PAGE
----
At St Matthew’s Catholic Primary School, we believe that literacy and communication are keylife skills and that it is our role, through the English curriculum, to help children develop the skills and knowledge that will enable them to communicate effectively and creatively with the world at large, through spoken and written language. Through a love of reading that is embedded within our school, we strive to help children to enjoy and appreciate literature and its rich variety.
Aims and Objectives
As a school, we aim to promote high standards of language and literacy by equipping children with a strong command of the spoken and written word, and to develop their love of literature through widespread reading both across the curriculum and at home. As a school, we aim to ensure that all pupils:
- Read easily, fluently and with good understanding
- Develop the habit of reading widely and often, for both pleasure and information
- Acquire a wide vocabulary, an understanding of grammar and knowledge of linguistic conventions for reading, writing and spoken language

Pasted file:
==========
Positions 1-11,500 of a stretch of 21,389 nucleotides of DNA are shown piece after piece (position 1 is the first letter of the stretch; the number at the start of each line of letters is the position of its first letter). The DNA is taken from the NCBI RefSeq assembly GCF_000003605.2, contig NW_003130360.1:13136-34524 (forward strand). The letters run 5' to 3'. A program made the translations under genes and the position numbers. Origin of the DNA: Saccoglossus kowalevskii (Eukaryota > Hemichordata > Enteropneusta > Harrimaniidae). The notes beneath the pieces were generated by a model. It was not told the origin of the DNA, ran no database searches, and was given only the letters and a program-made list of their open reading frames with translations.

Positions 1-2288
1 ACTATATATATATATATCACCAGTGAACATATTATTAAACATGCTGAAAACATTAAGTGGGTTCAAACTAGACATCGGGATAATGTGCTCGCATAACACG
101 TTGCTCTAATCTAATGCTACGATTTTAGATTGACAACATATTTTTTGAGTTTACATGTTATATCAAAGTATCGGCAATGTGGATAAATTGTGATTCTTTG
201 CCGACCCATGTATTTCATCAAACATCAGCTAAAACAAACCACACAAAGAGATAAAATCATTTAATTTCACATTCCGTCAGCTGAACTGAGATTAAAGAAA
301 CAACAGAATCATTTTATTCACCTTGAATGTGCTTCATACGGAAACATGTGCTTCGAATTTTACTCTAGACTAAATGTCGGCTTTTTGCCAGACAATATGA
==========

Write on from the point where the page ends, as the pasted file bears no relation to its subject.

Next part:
- Appreciate our rich and varied literary heritage
- Write clearly, accurately and coherently, adapting their language and style in and for a range of contexts, purposes and audiences
- Use discussion in order to learn; they should be able to elaborate and explain clearly their understanding and ideas
- Are competent in speaking and listening skills and are able to make formal presentations, demonstrating to others and participating in debate.
In all Key Stages a range of genres are taught, including fiction, non-fiction and poetry. Each unit is an integrated programme of speaking and listening, reading and writing. The children set targets at the beginning of each unit and are involved in reviewing the progress that has been made at regular intervals. During lessons the children are encouraged to explore text through role play, freeze framing, hot-seating and many other speaking and listening activities which allow children to develop their ability to communicate as well as build on their own self confidence.
English is taught within an integrated programme of speaking and listening, guided reading and writing. The children’s abilities in English are developed across the curriculum. They are taught to communicate and express themselves clearly and effectively in speech and writing and great emphasis is placed on the ability to listen and understand. The children experience a wide variety of reading material at appropriate levels of complexity and interest so that they become competent, enthusiastic and fluent readers.